NASA satellite data illuminates a critical relationship between low humidity and the outbreak of flu in the U.S.
What triggers an outbreak of the influenza virus? A new study of the flu in the 48 contiguous U.S. states, using data from the Atmospheric Infrared Sounder (AIRS) on NASA’s Aqua satellite, has found that the answer is closely tied to local weather – specifically, to low humidity – and varies from state to state.
Average humidity varies widely across the United States, but even in the most humid states, it begins to drop as winter approaches. Researchers at NASA’s Jet Propulsion Laboratory in Southern California and the University of Southern California correlated AIRS measurements of water vapor in the lower atmosphere with flu case estimates for each week from 2003 to 2015. The researchers found that in each state, there is a specific level of low humidity that may signal a flu outbreak is imminent. When this threshold is crossed each year, a large increase in flu cases follows within two or three weeks, on average.
A visualization of the AIRS instrument’s measurements of atmospheric water vapor around the globe during a few months of the flu study, which focused on data from 2003 to 2015. AIRS is on NASA’s Aqua satellite. Credit: NASA/JPL-Caltech/AIRS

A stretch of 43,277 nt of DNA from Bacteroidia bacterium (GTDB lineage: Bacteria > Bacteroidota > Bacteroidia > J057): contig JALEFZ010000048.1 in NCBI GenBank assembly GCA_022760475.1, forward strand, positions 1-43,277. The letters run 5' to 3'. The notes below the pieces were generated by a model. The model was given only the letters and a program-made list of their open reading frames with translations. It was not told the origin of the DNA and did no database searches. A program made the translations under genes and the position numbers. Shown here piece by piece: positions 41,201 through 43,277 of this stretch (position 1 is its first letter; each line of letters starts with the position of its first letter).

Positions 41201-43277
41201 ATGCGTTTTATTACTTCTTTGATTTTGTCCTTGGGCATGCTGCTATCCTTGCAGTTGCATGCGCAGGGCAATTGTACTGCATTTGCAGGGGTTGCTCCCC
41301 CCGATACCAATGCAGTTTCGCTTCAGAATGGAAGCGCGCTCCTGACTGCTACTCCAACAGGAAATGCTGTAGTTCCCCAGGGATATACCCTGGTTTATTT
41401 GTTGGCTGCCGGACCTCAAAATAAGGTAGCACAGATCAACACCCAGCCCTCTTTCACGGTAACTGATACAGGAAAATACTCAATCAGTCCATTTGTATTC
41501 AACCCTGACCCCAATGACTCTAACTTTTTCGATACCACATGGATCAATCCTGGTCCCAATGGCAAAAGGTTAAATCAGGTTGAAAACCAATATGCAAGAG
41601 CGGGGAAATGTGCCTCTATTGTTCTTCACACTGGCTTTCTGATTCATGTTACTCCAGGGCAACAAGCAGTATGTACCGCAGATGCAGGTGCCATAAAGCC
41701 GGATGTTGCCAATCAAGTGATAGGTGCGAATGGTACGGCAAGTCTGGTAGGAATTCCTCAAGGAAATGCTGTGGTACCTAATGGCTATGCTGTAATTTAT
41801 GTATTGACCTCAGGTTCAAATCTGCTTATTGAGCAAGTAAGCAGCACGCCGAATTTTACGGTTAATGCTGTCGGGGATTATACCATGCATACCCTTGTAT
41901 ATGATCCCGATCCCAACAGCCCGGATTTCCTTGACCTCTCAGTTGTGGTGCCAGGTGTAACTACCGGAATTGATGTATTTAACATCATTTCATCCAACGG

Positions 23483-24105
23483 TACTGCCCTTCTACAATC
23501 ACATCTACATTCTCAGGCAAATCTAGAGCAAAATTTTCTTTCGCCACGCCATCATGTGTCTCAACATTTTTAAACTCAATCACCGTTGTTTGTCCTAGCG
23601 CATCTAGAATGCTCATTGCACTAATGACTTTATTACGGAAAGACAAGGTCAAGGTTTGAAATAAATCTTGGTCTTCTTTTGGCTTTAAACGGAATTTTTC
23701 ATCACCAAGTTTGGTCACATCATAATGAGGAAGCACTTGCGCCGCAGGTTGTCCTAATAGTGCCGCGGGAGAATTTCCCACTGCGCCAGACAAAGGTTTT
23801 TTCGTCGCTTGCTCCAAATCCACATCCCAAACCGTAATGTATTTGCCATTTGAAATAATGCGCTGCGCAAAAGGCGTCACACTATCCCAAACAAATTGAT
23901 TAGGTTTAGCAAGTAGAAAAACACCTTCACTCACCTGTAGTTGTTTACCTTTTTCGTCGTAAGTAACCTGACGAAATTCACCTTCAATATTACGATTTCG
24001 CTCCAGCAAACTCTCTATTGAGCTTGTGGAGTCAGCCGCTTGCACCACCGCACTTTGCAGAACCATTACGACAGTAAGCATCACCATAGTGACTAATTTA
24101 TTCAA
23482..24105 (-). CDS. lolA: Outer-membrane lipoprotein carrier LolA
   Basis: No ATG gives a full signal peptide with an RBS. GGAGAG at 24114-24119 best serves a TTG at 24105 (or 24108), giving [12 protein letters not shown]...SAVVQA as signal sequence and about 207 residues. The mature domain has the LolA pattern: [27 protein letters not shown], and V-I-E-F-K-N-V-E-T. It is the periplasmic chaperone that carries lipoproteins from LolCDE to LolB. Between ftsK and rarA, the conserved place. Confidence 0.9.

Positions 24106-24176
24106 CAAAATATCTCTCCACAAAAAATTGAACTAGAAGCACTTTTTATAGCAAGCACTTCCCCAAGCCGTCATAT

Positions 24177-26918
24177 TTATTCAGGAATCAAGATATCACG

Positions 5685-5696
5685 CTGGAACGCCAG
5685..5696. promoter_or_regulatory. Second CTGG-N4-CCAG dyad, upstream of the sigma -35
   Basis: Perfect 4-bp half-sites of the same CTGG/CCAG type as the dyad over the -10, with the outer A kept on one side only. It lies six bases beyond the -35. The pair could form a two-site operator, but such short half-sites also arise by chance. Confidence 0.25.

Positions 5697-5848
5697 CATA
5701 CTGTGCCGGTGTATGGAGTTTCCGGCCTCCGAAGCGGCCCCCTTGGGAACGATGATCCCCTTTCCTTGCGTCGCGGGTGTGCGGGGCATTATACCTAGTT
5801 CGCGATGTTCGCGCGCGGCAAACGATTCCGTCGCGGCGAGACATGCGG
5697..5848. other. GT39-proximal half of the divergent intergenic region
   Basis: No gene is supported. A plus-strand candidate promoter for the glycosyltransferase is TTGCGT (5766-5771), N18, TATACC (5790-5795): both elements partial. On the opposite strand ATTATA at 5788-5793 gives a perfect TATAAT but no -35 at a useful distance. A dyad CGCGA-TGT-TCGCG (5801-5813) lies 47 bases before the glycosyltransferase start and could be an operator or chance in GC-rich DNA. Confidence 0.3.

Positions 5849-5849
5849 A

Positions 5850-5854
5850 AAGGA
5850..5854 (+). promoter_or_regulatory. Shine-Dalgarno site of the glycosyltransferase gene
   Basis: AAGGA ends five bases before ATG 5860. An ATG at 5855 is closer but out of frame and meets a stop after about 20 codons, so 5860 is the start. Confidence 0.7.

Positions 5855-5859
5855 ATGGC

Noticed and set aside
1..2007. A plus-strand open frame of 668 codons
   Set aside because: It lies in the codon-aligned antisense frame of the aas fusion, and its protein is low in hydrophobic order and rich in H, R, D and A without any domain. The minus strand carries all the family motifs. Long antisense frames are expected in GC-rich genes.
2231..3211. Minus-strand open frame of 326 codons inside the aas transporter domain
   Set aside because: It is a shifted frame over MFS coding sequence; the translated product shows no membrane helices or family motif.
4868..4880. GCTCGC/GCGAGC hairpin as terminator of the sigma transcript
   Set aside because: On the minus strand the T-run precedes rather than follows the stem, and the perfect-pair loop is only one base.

These threshold levels of low humidity closely parallel each state’s average climate. Although all 48 states have different thresholds, states with humid climates, such as those in the Southeast, have higher threshold values than arid states, including those in the West and Southwest.
The study wasn’t designed to answer why lower humidity leads to flu outbreaks.
Reference: “Spatial Variation in Humidity and the Onset of Seasonal Influenza Across the Contiguous United States” by E. Serman, H. Th. Thrastarson, M. Franklin and J. Teixeira, 13 December 2021, GeoHealth.
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